The rise in the number of advanced applications and next-gen use cases in the communications industry requires network infrastructure that is agile, flexible, of low latency, highly scalable, and with intelligence at the edge.
At STL Tech, we are propelled by the vision to develop open, disaggregated and virtualized solutions to provide vendor-neutral access solutions to our telecom and cloud clients. STL is also involved in facilitating software-defined networking to large scale fibre to the home, cell sites and business networks.
For industry players, STL’s virtualization solutions enable expert hardware and software abstraction at different layers. This gives rise to multiple opportunities for rapidly launching services without getting into networking complexities. STL’s strong collaboration with open communities like ORAN, TIP, ONF and ONAP gives us the necessary expertise to build open-source and virtualized solutions like Programmable FTTx (pFTTx), Virtualized RAN (vRAN), Network Orchestrator, and RAN Intelligent Controller (RIC). At the heart of these solutions lie cloud-based technologies that deliver software-defined vendor-neutral networks and accelerate the deployment of 5G and FTTx solutions at scale.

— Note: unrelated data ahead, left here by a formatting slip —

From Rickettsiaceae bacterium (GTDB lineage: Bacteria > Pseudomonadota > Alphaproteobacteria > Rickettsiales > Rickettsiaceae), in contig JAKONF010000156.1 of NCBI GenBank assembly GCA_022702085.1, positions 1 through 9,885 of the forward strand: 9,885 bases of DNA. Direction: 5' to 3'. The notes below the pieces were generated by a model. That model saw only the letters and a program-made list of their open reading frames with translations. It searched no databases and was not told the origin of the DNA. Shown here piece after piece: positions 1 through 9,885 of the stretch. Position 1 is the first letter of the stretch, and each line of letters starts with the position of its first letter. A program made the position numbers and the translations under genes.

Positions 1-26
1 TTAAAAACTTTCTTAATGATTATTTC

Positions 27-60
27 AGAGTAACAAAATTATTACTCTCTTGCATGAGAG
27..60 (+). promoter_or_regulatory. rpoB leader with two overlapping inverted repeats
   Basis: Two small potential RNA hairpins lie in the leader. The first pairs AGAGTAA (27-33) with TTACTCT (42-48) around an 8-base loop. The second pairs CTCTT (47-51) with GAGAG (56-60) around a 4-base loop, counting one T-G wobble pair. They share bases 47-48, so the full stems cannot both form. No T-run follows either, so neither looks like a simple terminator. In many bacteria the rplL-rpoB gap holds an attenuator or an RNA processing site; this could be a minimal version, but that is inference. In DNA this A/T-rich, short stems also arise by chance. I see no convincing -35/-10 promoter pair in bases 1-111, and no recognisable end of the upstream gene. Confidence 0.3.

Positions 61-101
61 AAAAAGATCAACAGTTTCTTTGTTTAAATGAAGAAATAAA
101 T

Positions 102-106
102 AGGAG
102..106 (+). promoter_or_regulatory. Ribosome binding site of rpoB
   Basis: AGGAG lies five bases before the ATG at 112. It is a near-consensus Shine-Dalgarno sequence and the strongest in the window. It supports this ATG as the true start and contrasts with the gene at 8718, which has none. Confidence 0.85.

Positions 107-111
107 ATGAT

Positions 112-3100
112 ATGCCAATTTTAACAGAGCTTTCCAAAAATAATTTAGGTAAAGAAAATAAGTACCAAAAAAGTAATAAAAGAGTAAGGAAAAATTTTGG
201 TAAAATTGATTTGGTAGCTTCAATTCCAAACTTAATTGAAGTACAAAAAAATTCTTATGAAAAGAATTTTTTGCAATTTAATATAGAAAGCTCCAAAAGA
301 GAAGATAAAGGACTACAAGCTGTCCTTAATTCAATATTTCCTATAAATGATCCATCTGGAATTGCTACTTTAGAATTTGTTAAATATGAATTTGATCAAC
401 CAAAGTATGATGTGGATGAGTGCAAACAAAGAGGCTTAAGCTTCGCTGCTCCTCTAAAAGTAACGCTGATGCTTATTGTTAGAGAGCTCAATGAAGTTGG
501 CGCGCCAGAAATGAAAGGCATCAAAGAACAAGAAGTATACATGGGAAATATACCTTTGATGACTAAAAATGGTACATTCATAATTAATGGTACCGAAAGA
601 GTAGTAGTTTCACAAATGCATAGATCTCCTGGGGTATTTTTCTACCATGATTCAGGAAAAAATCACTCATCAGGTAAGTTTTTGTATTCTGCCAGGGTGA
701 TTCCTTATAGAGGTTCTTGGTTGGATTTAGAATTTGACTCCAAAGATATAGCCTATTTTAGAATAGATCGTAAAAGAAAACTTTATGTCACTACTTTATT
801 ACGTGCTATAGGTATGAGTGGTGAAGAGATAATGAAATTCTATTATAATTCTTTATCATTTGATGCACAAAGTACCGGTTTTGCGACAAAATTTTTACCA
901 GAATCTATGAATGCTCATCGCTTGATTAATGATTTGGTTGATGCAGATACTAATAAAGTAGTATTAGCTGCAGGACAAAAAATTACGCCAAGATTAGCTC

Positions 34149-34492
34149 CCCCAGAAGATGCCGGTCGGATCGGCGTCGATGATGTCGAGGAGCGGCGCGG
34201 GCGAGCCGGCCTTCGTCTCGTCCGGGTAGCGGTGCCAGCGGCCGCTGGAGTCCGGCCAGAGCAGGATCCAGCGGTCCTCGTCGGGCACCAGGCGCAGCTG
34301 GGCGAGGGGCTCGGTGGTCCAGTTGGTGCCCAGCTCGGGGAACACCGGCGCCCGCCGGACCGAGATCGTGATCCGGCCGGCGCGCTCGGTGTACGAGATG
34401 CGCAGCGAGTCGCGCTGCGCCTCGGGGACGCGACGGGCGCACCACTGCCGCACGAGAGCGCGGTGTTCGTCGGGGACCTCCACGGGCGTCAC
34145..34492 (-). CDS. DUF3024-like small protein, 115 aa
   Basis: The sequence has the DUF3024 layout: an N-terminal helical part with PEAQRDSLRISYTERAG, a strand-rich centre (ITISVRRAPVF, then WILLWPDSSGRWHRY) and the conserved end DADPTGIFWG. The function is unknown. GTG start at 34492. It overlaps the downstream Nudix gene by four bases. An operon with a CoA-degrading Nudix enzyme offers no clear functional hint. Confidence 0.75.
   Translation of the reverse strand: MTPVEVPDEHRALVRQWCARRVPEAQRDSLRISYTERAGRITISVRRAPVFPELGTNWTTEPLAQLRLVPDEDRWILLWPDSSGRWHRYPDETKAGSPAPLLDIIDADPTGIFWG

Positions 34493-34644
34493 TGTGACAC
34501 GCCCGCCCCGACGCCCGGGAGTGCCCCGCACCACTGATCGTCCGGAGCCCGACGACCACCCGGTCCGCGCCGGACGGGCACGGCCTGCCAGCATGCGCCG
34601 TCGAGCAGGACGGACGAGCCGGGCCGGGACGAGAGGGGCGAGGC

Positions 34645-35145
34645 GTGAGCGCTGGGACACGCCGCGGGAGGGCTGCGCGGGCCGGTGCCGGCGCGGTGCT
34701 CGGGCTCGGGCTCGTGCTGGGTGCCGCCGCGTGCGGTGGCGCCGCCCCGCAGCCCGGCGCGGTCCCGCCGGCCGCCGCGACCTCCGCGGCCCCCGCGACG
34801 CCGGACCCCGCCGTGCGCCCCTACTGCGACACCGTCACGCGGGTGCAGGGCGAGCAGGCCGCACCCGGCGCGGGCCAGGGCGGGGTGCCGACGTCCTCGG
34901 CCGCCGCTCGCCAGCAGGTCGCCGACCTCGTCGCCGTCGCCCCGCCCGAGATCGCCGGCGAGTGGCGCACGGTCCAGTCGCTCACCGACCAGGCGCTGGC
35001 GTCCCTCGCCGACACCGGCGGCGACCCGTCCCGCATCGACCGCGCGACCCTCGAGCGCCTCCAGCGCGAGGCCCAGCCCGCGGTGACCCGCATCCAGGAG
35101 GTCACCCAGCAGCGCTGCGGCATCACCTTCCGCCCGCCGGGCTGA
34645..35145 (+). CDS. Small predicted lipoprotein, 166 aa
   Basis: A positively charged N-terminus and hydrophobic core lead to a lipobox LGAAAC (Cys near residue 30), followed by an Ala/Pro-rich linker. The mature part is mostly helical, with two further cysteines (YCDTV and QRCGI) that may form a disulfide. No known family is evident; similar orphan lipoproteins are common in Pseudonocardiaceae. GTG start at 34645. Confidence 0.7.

STL also has in its armour the Accellus: an end-to-end fibre broadband and 5G wireless access solution built on industry-leading converged optical-radio architecture. This solution is in line with the industry’s swift transition from proprietary hardware products to vendor-neutral, programmable converged wireless and fiber network solutions.
Together, these virtualization solutions by STL promise scalable and agile operations, faster time-to-market, better TCO, and greener networks that go beyond tomorrow.
What is Virtualization in Cloud Computing?
Simply put, virtualization in cloud computing is the process of creating a software-based, virtual version of a physical computing resource or service. For example, creating a virtual version of computer hardware, storage device, a server, desktop, or even an operating system is counted as virtualization in cloud computing. So, how does it help? Well, through virtualization in cloud computing, one can manage multiple versions of an application or an OS on the same physical machine simultaneously. Thus, the service and its physical delivery are separated from each other, making it far more convenient and flexible to be used by multiple customers!
What is Virtualization in OS?
As we’ve already read in the definition of virtualization for cloud computing, virtualization in OS is just one instance of how the technology can be put to use. In essence, virtualisation in OS involves running multiple operating systems on the same hardware at the same time. In this process, one can install a virtualization software that then runs various operating systems over a pre-existing operating system called the host OS. Management of security, backup, recovery, and integration of director services are some of the services of OS virtualization.
What’s the Difference Between Virtualization and Cloud Computing?